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  • 1.
    Acuña Mora, Mariela
    et al.
    Institute of Health and Care Sciences, University of Gothenburg, Gothenburg, Sweden; KU Leuven Department of Public Health and Primary Care, Leuven, Belgium.
    Saarijärvi, Markus
    Sparud-Lundin, Carina
    Moons, Philip
    Bratt, Ewa-Lena
    Empowering Young Persons with Congenital Heart Disease: Using Intervention Mapping to Develop a Transition Program - The STEPSTONES Project2020In: Journal of Pediatric Nursing: Nursing Care of Children and Families, ISSN 0882-5963, E-ISSN 1532-8449, Vol. 50, p. e8-e17Article in journal (Refereed)
  • 2.
    Enskär, Karin
    et al.
    Högskolan i Jönköping, HHJ. CHILD.
    Huus, Karina
    Högskolan i Jönköping, HHJ. CHILD.
    Björk, Maria
    Högskolan i Jönköping, HHJ, Avd. för omvårdnad.
    Granlund, Mats
    Högskolan i Jönköping, HHJ, Avd. för socialt arbete.
    Darcy, Laura
    University of Borås, Faculty of Caring Science, Work Life and Social Welfare. Institution of Health Science, University College of Borås, Borås, Sweden.
    Knutsson, Susanne
    Högskolan i Jönköping, HHJ, Avd. för omvårdnad.
    An analytic review of clinical implications from nursing and psychosocial research within Swedish pediatric oncology2015In: Journal of Pediatric Nursing: Nursing Care of Children and Families, ISSN 0882-5963, E-ISSN 1532-8449, Vol. 30, no 4, p. 550-559Article in journal (Refereed)
  • 3.
    Karlsson, Katarina
    et al.
    University of Borås, Faculty of Caring Science, Work Life and Social Welfare.
    Dalheim Englund, Ann-Charlotte
    University of Borås, Faculty of Caring Science, Work Life and Social Welfare.
    Enskär, Karin
    Jönköping University.
    Nyström, Maria
    University of Borås, Faculty of Caring Science, Work Life and Social Welfare.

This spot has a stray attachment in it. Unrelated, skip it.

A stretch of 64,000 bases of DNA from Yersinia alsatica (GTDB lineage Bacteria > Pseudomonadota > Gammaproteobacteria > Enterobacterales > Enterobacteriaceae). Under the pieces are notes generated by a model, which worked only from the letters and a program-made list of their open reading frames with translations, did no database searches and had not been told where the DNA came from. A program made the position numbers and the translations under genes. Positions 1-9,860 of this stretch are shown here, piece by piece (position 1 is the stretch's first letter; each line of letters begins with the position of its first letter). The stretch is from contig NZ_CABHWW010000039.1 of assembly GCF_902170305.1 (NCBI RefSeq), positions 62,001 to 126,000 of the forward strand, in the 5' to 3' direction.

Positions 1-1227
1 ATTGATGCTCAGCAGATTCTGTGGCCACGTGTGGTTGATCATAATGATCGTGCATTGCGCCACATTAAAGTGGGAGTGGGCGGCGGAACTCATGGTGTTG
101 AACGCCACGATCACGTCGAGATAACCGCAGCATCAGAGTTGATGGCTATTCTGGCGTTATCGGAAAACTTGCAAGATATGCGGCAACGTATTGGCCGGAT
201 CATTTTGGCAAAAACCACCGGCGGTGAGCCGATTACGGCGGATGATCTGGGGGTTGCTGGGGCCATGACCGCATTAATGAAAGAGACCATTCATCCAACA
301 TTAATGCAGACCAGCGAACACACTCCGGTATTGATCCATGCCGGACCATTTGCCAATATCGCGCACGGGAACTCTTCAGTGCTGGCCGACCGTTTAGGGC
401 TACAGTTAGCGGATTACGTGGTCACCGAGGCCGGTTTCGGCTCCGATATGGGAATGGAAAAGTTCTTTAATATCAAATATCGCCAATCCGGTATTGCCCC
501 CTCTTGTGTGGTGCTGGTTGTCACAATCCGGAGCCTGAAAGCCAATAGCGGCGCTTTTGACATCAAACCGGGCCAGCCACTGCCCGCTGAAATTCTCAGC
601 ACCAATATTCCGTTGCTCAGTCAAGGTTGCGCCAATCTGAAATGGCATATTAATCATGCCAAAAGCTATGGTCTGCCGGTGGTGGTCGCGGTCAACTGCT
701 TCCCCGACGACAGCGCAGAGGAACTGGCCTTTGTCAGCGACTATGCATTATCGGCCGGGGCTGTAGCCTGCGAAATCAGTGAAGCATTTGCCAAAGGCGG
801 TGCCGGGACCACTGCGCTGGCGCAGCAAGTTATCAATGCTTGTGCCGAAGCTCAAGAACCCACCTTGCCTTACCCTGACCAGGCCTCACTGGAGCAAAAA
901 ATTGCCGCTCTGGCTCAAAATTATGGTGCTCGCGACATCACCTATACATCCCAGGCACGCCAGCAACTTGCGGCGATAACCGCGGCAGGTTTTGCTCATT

Rydström, Ingela
    University of Borås, Faculty of Caring Science, Work Life and Social Welfare.
    Experiencing Support During Needle-Related Medical Procedures: A Hermeneutic Study With Young Children (3-7 Years)2016In: Journal of Pediatric Nursing: Nursing Care of Children and Families, ISSN 0882-5963, E-ISSN 1532-8449, Vol. 31, no 6, p. 667-677Article in journal (Refereed)
    Abstract [en]

    Needle-related medical procedures (NRMPs) are something that all young children need to undergo at some point. These procedures may involve feelings of fear, pain and anxiety, which can cause problems later in life either when seeking healthcare in general or when seeking care specifically involving needles. More knowledge is needed about supporting children during these procedures.

    AIM:

    This study aims to explain and understand the meaning of the research phenomenon: support during NRMPs. The lived experiences of the phenomenon are interpreted from the perspective of younger children.

    METHOD:

    The analysis uses a lifeworld hermeneutic approach based on participant observations and interviews with children between 3 and 7years of age who have experienced NRMPs.

    RESULTS:

    The research phenomenon, support for younger children during NRMPs, is understood through the following themes: being the centre of attention, getting help with distractions, being pampered, becoming involved, entrusting oneself to the safety of adults and being rewarded. A comprehensive understanding is presented wherein younger children experience support from adults during NRMPs in order to establish resources and/or strengthen existing resources.

    CONCLUSIONS:

    The manner in which the child will be guided through the procedure is developed based on the child's reactions. This approach demonstrates that children are actively participating during NRMPs. Supporting younger children during NRMPs consists of guiding them through a shared situation that is mutually beneficial to the child, the parent and the nurse. Play during NRMP is an important tool that enables the support to be perceived as positive.

  • 4.
    Karlsson, Katarina
    et al.
    University of Borås, Faculty of Caring Science, Work Life and Social Welfare.
    Rydström, Ingela
    University of Borås, Faculty of Caring Science, Work Life and Social Welfare.
    Nyström, Maria
    University of Borås, Faculty of Caring Science, Work Life and Social Welfare.
    Enskär, Karin
    Jönköping University.
    Dalheim Englund, Ann-Charlotte
    University of Borås, Faculty of Caring Science, Work Life and Social Welfare.
    Consequences of Needle-Related Medical Procedures: A Hermeneutic Study With Young Children (3–7 Years)2015In: Journal of Pediatric Nursing: Nursing Care of Children and Families, ISSN 0882-5963, E-ISSN 1532-8449, Vol. 31, no 2, p. 109-118Article in journal (Refereed)
    Abstract [en]